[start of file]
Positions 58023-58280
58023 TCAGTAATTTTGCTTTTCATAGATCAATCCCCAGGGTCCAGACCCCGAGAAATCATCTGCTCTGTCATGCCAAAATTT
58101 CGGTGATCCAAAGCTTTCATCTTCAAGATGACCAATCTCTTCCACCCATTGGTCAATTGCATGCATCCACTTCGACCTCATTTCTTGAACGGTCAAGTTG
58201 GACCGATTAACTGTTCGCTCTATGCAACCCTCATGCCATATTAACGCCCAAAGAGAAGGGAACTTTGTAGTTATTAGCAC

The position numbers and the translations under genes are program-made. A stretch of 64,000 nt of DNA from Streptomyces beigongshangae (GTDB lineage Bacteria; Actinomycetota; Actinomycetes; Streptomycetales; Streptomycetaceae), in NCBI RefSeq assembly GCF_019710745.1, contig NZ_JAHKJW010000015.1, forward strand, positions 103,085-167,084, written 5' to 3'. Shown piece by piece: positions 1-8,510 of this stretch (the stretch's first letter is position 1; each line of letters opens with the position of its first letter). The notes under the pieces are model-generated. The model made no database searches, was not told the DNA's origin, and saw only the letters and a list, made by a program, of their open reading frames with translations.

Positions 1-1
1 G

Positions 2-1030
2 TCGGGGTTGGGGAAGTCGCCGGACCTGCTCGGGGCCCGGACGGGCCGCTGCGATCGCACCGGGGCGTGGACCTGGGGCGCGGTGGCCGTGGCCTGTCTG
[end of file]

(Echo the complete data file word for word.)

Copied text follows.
Positions 58023-58280
58023 TCAGTAATTTTGCTTTTCATAGATCAATCCCCAGGGTCCAGACCCCGAGAAATCATCTGCTCTGTCATGCCAAAATTT
58101 CGGTGATCCAAAGCTTTCATCTTCAAGATGACCAATCTCTTCCACCCATTGGTCAATTGCATGCATCCACTTCGACCTCATTTCTTGAACGGTCAAGTTG
58201 GACCGATTAACTGTTCGCTCTATGCAACCCTCATGCCATATTAACGCCCAAAGAGAAGGGAACTTTGTAGTTATTAGCAC

The position numbers and the translations under genes are program-made. A stretch of 64,000 nt of DNA from Streptomyces beigongshangae (GTDB lineage Bacteria; Actinomycetota; Actinomycetes; Streptomycetales; Streptomycetaceae), in NCBI RefSeq assembly GCF_019710745.1, contig NZ_JAHKJW010000015.1, forward strand, positions 103,085-167,084, written 5' to 3'. Shown piece by piece: positions 1-8,510 of this stretch (the stretch's first letter is position 1; each line of letters opens with the position of its first letter). The notes under the pieces are model-generated. The model made no database searches, was not told the DNA's origin, and saw only the letters and a list, made by a program, of their open reading frames with translations.

Positions 1-1
1 G

Positions 2-1030
2 TCGGGGTTGGGGAAGTCGCCGGACCTGCTCGGGGCCCGGACGGGCCGCTGCGATCGCACCGGGGCGTGGACCTGGGGCGCGGTGGCCGTGGCCTGTCTG